By: Ben Traynor, BullionVault
London Gold Market Report
DOLLAR gold bullion prices raced back through $1800 an ounce late Thursday morning London time – coming within 0.3% of last Wednesday’s record high and gaining 3.5% for the week so far.
“To keep momentum going topside we need to achieve fresh highs, otherwise selling pressure will emerge,” reckon technical analysts at gold bullion bank Scotia Mocatta.
But “the external environment has turned increasingly fertile for gold,” say Barclays Capital analysts.
Silver bullion prices by contrast saw range bound trading around $40.40 per ounce – though this still represents a 3.4% gain since last Friday’s close.
The latest gold demand data suggest “increasing acceptance” of higher gold bullion prices, the World Gold Council reckons, while on the supply side Venezuelan president Hugo Chavez has moved to nationalize gold production.
Stock and commodity markets meantime sold off, while US Treasury bonds gained and the Dollar rallied 0.6% against the Euro after London opened.
“The Dollar is also being preferred as there are reports of funding stress and as a loss of risk appetite sees investors make a scramble for the Dollar,” says Chris Walker, currency strategist at UBS.
Wednesday saw an unknown bank approach the European Central Bank for US Dollar credit of $500 million – implying that other banks were unwilling to lend it Dollars at the prevailing market interest rate.
The anonymous bidder borrowed Dollars from the ECB at 1.1% –the market rate was around 0.88%.
On Thursday meantime investment bank Morgan Stanley cut its global growth forecast for this year to 3.9% – down from 4.2%, adding that both the US and Europe are “dangerously close to recession”.
“Recent policy errors, especially Europe’s slow and insufficient response to the sovereign crisis and the drama around lifting the US debt ceiling, have weighed down on financial markets and eroded business and consumer confidence.”
On the currency markets the Swiss Franc plunged nearly 1% against the Euro overnight –hitting a low of €0.8714 – prompting speculation that the Swiss National Bank, which has repeatedly said the Franc is “massively overvalued”, has been active in the market.
“Given the comments from the SNB in the last week this would seem very likely,” says Steve Barrow, currency analyst at Standard Bank.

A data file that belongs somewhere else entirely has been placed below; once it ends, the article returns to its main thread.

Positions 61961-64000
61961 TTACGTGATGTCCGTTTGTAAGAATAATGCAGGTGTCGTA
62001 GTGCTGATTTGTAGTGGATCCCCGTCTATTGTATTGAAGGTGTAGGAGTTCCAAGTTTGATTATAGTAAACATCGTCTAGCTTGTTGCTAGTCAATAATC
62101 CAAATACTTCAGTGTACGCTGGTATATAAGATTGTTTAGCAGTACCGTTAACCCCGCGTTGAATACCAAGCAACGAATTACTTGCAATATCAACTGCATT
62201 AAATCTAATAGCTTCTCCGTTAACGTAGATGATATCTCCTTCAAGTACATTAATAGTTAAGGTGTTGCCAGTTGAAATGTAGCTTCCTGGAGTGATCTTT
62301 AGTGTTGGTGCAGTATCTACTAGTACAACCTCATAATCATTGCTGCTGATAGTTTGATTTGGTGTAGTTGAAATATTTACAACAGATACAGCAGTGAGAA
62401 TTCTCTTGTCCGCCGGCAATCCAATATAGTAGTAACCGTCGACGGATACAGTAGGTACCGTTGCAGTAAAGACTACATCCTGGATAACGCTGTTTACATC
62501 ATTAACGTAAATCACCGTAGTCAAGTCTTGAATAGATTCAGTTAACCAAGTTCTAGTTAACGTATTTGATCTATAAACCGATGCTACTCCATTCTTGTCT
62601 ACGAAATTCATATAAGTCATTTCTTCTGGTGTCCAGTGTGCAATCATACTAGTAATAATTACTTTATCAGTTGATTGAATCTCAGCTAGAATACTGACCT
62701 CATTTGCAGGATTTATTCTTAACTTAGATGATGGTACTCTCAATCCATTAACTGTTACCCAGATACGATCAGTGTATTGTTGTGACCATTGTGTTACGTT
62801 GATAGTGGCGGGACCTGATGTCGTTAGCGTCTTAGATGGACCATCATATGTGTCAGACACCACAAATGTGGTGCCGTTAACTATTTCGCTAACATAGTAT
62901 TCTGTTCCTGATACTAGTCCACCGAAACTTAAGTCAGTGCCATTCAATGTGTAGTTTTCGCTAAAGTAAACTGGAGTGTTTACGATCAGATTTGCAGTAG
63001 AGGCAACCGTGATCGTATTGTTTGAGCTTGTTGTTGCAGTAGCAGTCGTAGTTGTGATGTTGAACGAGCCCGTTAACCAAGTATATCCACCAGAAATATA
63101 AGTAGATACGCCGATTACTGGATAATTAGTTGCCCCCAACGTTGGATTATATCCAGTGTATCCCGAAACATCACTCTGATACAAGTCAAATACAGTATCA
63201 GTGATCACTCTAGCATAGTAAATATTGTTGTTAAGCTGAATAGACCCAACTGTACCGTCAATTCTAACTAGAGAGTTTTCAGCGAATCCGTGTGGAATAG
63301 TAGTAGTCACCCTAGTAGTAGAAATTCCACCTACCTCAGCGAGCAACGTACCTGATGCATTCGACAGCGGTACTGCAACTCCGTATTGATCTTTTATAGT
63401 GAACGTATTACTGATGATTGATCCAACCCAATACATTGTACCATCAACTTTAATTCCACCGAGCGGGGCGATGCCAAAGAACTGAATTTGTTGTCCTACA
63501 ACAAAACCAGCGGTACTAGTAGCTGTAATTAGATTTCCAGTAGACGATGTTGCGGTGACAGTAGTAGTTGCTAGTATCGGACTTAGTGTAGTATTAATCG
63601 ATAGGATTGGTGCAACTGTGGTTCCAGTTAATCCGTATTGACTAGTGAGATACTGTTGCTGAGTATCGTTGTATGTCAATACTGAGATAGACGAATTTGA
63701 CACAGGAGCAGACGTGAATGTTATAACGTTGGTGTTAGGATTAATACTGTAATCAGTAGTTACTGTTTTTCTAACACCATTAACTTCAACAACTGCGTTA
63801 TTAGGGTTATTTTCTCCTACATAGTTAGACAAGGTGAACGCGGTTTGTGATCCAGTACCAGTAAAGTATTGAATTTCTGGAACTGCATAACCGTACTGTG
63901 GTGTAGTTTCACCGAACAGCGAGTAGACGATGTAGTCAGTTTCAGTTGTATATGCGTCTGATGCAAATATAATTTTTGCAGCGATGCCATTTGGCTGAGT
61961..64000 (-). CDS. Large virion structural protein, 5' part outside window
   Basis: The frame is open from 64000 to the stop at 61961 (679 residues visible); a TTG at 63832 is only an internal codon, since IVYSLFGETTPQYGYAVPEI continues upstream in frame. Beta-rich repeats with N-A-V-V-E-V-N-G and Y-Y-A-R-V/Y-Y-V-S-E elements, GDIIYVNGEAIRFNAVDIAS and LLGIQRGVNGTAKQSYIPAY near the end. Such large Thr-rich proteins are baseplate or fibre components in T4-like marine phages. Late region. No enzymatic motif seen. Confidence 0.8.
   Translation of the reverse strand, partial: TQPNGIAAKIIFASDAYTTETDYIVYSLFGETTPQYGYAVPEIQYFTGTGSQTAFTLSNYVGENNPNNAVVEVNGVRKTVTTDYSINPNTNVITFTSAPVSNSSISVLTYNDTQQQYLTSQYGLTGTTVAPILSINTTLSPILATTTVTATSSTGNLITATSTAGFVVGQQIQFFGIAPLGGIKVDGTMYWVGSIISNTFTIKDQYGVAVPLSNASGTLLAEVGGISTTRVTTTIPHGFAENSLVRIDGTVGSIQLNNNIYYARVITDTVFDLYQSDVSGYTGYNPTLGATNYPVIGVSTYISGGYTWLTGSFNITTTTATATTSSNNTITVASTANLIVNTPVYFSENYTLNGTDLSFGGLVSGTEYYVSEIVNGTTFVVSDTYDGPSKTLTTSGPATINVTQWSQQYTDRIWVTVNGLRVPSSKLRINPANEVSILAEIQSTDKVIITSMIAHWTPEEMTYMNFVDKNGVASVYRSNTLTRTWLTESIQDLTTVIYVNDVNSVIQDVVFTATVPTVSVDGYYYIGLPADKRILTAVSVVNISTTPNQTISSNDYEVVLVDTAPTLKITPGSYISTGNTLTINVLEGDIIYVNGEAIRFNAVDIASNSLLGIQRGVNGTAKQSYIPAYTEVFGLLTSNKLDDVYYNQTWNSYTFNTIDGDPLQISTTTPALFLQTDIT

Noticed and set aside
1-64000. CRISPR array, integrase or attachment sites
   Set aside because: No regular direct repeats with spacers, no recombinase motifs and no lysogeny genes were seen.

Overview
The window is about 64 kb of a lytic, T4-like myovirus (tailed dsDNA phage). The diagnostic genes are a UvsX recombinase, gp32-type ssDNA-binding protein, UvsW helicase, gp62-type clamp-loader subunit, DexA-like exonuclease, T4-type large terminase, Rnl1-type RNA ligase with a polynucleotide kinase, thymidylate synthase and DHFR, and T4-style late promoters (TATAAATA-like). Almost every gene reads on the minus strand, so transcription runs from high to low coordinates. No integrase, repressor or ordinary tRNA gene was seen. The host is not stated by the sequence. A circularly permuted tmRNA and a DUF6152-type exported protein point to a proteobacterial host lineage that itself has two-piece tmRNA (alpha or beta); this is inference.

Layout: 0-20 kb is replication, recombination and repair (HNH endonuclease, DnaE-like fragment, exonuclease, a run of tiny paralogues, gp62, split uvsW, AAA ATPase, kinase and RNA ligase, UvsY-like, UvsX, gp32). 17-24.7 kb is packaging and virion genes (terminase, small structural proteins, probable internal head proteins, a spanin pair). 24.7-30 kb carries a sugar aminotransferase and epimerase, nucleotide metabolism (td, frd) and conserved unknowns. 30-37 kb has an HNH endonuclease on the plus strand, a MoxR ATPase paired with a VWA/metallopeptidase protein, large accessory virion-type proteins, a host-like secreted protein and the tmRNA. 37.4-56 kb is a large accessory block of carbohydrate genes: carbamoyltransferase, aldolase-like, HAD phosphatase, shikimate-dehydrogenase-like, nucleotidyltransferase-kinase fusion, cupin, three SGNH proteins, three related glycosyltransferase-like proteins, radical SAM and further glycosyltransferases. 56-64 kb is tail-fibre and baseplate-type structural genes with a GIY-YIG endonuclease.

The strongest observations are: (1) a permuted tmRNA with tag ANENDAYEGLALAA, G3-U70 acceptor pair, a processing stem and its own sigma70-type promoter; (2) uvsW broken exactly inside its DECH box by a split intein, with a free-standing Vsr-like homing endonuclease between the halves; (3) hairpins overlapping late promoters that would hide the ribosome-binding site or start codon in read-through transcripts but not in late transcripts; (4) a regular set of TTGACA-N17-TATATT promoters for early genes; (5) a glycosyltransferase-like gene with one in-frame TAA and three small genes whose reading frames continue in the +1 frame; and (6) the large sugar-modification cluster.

“We still have our doubts…whether such action can help stabilize Euro/Swiss at these higher levels over the longer-term…and as we fear that the Eurozone debt crisis will get worse, still we still believe that Euro/Swiss is at risk of another move back down to the parity region.”
The Swiss Franc gold price rose to SFr1440 per ounce Thursday morning – 5.9% up for the week so far.
The gold price in Yen, meantime, rose to ¥138615 per ounce – a 3.4% gain for the week so far.
Earlier this month the Japanese authorities intervened in an attempt to halt the Yen’s rise on the currency markets. On August 4, the Dollar gained 2.9% against the Yen, hitting ¥79.18. This morning, however, the Dollar was back down around ¥76.60, roughly its level before the intervention.
On the international bullion markets, India and China accounted for 54% of all gold bullion demand in the second quarter of 2011, according to the latest Gold Demand Trends, published today by the World Gold Council.
Total gold bullion demand fell quarter-on-quarter in both countries – although Indian demand for gold bars and coins bucked this trend.
Worldwide gold investment demand – which includes demand for gold ETFs as well as gold bars and coins – grew 18% compared to Q1, though investment was down 37% year-on-year.
On the supply side, recycling of gold was “fairly subdued” the report notes, coming in at 429.3 tonnes, a 3% fall on the same period last year.
“This modest result is particularly interesting given the record price levels reached during the quarter…a number of factors appear to be behind the decline in recycling activity, including increasing acceptance of higher price levels.”
In Venezuela meantime, Socialist president Hugo Chavez announced plans Wednesday to nationalize the country’s gold mining industry, likening those that run it to “the mafia”.
“We can’t keep allowing them to take it away.”
Chavez also ordered the repatriation of $11 billion of official gold bullion reserves held in central bank and commercial vaults outside Venezuela, including a reported 99 tonnes held with the Bank of England.
Venezuela holds a total of 365.8 tonnes of gold as official reserves, according to WGC figures. Of that, 211 tonnes is believed to be held abroad.
Editor of Gold News, the analysis and investment research site from world-leading gold ownership service BullionVault, Ben Traynor was formerly editor of the Fleet Street Letter, the UK’s longest-running investment letter. A Cambridge economics graduate, he is a professional writer and editor with a specialist interest in monetary economics.
(c) BullionVault 2011
Please Note: This article is to inform your thinking, not lead it. Only you can decide the best place for your money, and any decision you make will put your money at risk. Information or data included here may have already been overtaken by events – and must be verified elsewhere – should you choose to act on it.
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